Do Toll Highways Diminish Public Safety?


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An interesting op-ed in USA Today asserts that the tendency of state governments to jack up tolls on state highways is endangering public safety. The argument, made by Jim Hall, a former chairman of the National Transportation Safety Board, is that many people-- especially low-income drivers-- will respond to higher tolls on major highways not by driving less, but by driving on slower and more dangerous secondary roads:[
T]he losers are, as usual, the poor, the young, the elderly, the small-business owner, and the independent trucker. These folks will not be scooting along in the express toll roads; they will be dodging oncoming traffic and fighting to stay in their lane on the undivided and unsafe - but no-cost - highways.
Hall isn't arguing that it's a bad thing to make driving more expensive; his point is that tolls make one form of driving more expensive than others. And since (Hall asserts) secondary roads are inherently more dangerous because they have multiple access points and are less well-maintained, this is a bad outcome from a public safety perspective.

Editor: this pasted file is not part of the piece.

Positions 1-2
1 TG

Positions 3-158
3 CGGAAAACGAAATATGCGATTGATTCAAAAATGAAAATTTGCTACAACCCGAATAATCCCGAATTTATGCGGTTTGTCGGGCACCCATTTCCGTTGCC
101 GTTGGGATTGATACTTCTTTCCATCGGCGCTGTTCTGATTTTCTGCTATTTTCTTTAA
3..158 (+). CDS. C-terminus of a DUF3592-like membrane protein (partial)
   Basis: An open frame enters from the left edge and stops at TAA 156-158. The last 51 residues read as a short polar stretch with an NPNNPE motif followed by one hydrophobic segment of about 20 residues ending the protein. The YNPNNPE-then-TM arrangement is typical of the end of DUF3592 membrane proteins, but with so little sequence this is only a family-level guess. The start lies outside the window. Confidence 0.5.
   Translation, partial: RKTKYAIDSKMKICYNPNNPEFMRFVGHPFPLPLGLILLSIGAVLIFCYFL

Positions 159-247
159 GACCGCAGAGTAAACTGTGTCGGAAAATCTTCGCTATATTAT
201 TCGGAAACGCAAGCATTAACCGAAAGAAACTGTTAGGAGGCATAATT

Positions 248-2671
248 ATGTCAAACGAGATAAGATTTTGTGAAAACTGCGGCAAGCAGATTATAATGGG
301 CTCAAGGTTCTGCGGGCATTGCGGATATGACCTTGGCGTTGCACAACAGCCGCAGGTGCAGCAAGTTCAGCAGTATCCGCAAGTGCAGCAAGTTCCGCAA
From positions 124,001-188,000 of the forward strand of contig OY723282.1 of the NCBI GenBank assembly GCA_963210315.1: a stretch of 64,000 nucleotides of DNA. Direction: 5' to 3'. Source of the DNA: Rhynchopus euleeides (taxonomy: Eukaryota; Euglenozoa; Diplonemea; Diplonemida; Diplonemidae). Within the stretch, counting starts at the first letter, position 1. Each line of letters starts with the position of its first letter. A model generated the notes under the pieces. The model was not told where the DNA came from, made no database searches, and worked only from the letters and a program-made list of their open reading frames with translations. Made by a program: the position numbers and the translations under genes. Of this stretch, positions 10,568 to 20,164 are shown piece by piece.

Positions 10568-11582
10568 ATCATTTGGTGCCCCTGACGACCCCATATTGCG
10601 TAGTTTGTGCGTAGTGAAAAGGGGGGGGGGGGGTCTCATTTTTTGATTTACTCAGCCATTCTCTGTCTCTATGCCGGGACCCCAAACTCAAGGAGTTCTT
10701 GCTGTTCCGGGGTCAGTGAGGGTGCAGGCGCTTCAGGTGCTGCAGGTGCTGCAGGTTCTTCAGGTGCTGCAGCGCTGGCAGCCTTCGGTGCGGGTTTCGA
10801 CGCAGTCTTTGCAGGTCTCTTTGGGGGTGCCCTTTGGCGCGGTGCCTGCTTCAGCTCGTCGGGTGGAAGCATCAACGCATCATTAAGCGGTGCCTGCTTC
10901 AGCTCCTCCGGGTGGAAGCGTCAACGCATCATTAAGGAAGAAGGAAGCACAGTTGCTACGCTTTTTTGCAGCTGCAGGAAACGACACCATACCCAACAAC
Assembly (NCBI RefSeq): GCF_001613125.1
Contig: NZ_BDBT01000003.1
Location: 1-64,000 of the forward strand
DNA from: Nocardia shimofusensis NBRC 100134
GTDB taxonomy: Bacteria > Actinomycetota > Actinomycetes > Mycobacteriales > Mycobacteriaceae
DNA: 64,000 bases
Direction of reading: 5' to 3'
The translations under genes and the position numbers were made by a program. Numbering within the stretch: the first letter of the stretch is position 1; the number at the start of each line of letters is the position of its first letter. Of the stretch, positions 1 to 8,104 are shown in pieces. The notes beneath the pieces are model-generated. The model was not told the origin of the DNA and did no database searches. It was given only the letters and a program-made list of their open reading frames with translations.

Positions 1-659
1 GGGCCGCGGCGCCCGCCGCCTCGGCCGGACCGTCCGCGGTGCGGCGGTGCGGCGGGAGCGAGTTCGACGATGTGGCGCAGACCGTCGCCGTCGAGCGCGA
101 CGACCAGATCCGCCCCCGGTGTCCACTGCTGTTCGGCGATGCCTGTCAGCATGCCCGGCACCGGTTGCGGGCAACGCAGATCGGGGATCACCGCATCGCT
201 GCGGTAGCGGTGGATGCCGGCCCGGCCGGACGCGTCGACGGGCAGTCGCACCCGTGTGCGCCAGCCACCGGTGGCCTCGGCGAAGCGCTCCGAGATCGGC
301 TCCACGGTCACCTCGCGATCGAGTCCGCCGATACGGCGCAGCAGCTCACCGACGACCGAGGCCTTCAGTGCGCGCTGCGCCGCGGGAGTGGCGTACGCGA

His policy solution is to fix the secondary roads, not to equalize the cost of driving on good and bad roads. But in a political climate where lawmakers (as Hall recognizes) frequently can't summon up the courage to pay for needed infrastructure improvements, the attainable solution might be to impose user fees on drivers in a way that doesn't encourage them to drive on lousy roads. A higher gas tax fits the ticket, since the tax is the same no matter where you choose to drive.

Of course, the million-dollar question right now is whether it's "fair" to impose higher costs on drivers in general. More on this question here.
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